Like many Americans of my age, my education in opera came from the wonderful 1957 Bugs Bunny short, “What’s Opera, Doc?” In the short, Bugs and Elmer Fudd satirize pieces from Wagner’s Der Ring des Nibelungen among other operas.
It turns out, Bugs and Elmer aren’t the only characters from animation to take on Wagner’s Ring Cycle. In 1999, Leiji Matsumoto made an adaptation of Das Rheingold featuring Captain Harlock and the crew of the Arcadia called Harlock Saga. In this case, they don’t sing, but act out a loose, science fictional adaptation of the opera. I gather Matsumoto took the idea further in print and there are manga adaptations of Die Walküre and Siegfried as well as Der Rheingold.
In a way, bringing a character like Harlock into an opera closes a loop of sorts. Of course, Captain Harlock is a classic “space opera” character. So, what does “space opera” have to do with plain ol’ opera? To answer that, one has to go back to the original genre opera—the “horse opera.” The term “horse opera” goes all the way back to wild west shows of the nineteenth century. In that case, there’s a good chance that the term was a reference to the big spectacle that those shows represented.
By the time we get to the early twentieth century, the term “horse opera” began to be applied to movies we’d just call Westerns today. In fact, early Western star William Hart was called “the Caruso of the horse opera” in 1917. The term then migrated to western stories broadcast on the radio. When romance stories started on the radio, many sponsored by soap companies, they picked up the moniker “soap opera.” The term “space opera” started being applied to science fiction stories soon after that.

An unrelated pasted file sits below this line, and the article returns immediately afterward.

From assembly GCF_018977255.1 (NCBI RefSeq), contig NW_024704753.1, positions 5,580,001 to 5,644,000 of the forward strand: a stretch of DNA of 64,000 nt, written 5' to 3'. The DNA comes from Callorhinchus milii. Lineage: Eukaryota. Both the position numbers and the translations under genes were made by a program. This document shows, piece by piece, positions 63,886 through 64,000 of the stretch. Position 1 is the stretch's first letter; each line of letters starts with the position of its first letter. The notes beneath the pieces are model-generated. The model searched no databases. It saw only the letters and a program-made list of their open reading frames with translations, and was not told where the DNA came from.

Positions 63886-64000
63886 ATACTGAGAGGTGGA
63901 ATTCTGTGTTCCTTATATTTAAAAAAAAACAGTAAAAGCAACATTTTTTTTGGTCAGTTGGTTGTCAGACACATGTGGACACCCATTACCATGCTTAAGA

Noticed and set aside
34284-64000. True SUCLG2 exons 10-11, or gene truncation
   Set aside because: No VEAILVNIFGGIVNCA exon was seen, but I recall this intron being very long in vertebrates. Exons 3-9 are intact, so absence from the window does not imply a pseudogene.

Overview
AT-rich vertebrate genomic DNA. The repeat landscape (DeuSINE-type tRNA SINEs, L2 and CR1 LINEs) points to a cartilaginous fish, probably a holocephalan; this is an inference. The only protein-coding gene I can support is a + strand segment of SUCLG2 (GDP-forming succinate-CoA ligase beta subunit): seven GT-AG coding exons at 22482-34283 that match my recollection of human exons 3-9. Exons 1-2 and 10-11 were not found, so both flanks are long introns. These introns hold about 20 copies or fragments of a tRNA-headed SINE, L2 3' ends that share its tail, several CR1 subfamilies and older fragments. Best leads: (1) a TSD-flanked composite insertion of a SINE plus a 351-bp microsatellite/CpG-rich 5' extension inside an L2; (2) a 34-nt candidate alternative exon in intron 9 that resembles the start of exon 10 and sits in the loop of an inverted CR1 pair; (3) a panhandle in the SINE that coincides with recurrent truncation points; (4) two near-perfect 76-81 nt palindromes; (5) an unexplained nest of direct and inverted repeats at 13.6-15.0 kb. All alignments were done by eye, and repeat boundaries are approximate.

Today, when we speak of space opera, we tend to think of science fiction stories told on a grand scale, featuring larger-than-life characters, engaging in epic quests. In that sense, space opera is much the same kind of spectacle as, well, opera.
Lest one speak poorly of cartoons, I’ll note that “What’s Opera, Doc” and Harlock Saga have inspired my wife and I to finally watch Der Ring des Niberlungen. It’s definitely big and epic like a space opera. It’s also got its share of illicit romance, not unlike a soap opera. Of course, there’s the great music. Hours and hours of it. Der Ring des Niberlungen runs to some fifteen hours.
While I’m on the subject of space opera, today marks the relaunch of my space opera saga, now christened “The Space Pirates’ Legacy.” Click on the button below to visit my Patreon page and see the awesome cover Laura Givens created for the first book in the series, Firebrandt’s Legacy. If you become a Patron (and you can do so for just $1 a month), you’ll be able to read the book’s first story today. It first appeared in the collection Space Pirates, but I’ve given it a thorough edit to better line up with later stories in the book. My goal is that patrons will get to read at least one new story a month. If I get enough patrons, I’ll make sure they all get a copy of the complete book upon release. Click the button and get all the details right now.